Friday, June 20, 2008

Technologists always get it wrong, part 2

Back in 2005 I blogged some of the more famous quotes that were diametrically opposite of what turned out to be the case. Here are a few more I've collected. I wonder how (sometimes very eminent) people feel when they get it so wrong - when they fail to see the situation so dramatically. I think the Y2k hoax was a splendid example of this - where vested interests overtook sense and truth.

While theoretically and technically television may be feasible, commercially and financially I consider it an impossibility, a development of which we need waste little time dreaming.
Lee DeForest, American radio pioneer, 1926.

Television won't be able to hold on to any market it captures after the first six months. People will soon get tired of staring at a plywood box every night.
Darryl F. Zanuck, Head of 20th Century-Fox, 1946.

Radio has no future.
Lord Kelvin, British mathematician and physicist.

This `telephone' has too many shortcomings to be seriously considered as a practical form of communication. The device is inherently of no value to us.
Western Union internal memo, 1878

Well informed people know it is impossible to transmit the voice over wires and that were it possible to do so, the thing would be of no practical value.
Editorial in the Boston Post, 1865 possible combination of known substances, known forms of machinery, and known forms of force, can be united in a practical machine by which man shall fly long distances through the air...
Simon Newcomb (1835-1909), astronomer, head of the U.S. Naval Observatory

What can be more palpably absurd than the prospect held out of locomotives travelling twice as fast as stagecoaches?
The Quarterly Review, England (March 1825)

Heavier-than-air flying machines are impossible.
Lord Kelvin (1824-1907)

Rail travel at high speed is not possible because passengers, unable to breathe, would die of asphyxia.
Dr. Dionysus Lardner (1793-1859) Professor of Natural Philosophy and Astronomy

Airplanes are interesting toys but of no military value.
Marshal Ferdinand Foch, French military strategist and World War I commander.

The Internet will catastrophically collapse in 1996.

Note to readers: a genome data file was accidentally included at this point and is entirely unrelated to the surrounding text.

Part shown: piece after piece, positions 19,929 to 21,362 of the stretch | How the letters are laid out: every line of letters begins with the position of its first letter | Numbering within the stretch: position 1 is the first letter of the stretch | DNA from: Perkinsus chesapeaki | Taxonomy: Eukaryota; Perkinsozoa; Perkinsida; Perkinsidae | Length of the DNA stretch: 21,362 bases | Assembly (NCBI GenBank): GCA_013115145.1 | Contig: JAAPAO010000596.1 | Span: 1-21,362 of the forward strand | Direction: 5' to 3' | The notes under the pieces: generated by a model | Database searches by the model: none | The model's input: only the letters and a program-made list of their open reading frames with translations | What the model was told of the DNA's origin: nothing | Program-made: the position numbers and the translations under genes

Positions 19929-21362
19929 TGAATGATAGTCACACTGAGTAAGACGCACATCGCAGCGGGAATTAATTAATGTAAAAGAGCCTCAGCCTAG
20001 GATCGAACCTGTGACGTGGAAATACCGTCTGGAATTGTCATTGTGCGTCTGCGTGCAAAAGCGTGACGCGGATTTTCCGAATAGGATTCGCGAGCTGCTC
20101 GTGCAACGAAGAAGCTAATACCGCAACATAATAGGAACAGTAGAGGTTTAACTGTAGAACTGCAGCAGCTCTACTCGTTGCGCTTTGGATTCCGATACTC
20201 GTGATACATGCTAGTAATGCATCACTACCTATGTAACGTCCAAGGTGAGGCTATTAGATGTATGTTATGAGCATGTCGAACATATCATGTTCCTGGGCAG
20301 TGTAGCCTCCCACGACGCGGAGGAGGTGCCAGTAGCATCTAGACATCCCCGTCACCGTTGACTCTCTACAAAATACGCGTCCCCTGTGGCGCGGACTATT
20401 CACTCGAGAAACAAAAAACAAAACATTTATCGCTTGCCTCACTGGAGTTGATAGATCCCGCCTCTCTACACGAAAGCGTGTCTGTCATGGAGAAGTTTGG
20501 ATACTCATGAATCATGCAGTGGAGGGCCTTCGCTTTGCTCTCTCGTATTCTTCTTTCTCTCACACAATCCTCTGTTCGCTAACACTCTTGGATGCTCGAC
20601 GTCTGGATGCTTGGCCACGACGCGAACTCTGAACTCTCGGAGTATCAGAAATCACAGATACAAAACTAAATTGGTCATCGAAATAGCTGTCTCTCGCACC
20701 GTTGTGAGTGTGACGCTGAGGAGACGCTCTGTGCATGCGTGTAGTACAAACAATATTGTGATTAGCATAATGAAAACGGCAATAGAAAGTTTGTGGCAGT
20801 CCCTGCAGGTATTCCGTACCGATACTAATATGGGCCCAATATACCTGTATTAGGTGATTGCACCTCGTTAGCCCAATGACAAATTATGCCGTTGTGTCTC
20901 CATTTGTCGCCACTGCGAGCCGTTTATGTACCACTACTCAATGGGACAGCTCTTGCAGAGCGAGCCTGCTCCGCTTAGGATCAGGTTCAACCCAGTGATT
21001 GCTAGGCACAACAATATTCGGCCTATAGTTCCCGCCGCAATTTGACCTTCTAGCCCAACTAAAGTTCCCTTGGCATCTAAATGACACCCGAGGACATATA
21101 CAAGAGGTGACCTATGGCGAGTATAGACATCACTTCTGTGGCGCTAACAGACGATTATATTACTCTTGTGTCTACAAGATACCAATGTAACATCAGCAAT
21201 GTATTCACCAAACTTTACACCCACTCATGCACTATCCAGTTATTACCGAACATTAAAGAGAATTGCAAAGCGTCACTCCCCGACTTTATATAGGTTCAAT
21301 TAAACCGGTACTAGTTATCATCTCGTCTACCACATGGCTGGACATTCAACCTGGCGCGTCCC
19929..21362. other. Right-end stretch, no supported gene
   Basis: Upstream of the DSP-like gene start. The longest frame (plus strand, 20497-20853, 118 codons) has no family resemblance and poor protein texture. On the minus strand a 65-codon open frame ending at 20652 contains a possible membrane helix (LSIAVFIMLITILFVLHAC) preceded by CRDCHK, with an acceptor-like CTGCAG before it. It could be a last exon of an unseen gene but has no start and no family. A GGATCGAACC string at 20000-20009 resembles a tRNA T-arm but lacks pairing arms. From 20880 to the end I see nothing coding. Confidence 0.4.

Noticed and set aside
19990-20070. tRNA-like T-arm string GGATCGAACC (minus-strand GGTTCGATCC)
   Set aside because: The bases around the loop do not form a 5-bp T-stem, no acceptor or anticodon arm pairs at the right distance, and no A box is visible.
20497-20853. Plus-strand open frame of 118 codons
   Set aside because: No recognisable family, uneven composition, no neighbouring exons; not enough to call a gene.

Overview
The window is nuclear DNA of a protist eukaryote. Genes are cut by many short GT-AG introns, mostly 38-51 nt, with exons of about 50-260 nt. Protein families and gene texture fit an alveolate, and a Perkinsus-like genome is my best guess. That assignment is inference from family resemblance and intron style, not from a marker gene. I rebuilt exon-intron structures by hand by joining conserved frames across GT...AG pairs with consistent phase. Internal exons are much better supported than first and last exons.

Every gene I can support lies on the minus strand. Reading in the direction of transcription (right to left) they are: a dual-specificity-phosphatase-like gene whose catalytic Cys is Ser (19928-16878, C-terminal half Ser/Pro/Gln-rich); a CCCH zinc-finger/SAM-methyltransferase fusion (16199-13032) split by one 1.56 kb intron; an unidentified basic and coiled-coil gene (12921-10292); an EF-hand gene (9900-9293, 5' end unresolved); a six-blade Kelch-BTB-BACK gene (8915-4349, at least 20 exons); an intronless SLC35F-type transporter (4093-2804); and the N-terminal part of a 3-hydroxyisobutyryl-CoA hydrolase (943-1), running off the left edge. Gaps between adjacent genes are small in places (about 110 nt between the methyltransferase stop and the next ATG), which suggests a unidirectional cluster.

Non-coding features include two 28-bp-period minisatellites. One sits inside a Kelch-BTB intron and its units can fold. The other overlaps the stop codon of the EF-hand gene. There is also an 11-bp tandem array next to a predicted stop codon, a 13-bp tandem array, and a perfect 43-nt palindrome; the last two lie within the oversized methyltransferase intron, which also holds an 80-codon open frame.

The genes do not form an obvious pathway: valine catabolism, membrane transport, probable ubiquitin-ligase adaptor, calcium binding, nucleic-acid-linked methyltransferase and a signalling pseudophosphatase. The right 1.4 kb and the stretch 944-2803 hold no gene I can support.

Robert Metcalfe, internet inventor

We have reached the limits of what is possible with computers.
John Von Neumann, 1949

There is no hope for the fanciful idea of reaching the Moon because of insurmountable barriers to escaping the Earth's gravity.
Dr. Forest Ray Moulton, University of Chicago astronomer, 1932.

There is growing evidence that smoking has pharmacological effects that are of real value to smokers.
President of Philip Morris, Inc., 1962

There is not the slightest indication that [nuclear energy] will ever be obtainable. It would mean that the atom would have to be shattered at will.
Albert Einstein, 1932.

All the waste in a year from a nuclear power plant can be stored under a desk.
Ronald Reagan, 1980

I am tired of all this thing called science.... We have spent millions in that sort of thing for the last few years, and it is time it should be stopped.
Simon Cameron, U.S. Senator from Pennsylvania, 1861 demanding the funding of the Smithsonian Institution be cut off.

Approximately 80% of our air pollution stems from hydrocarbons released by vegetation. So let's not go overboard in setting and enforcing tough emissions standards for man-made sources.
Ronald Reagan, 1980

X-rays are a hoax.
Lord Kelvin, ca. 1900

Lord Kelvin features a little too heavily in this list for my liking! Also - Ronald Reagan clearly made comments about things he didn't understand.

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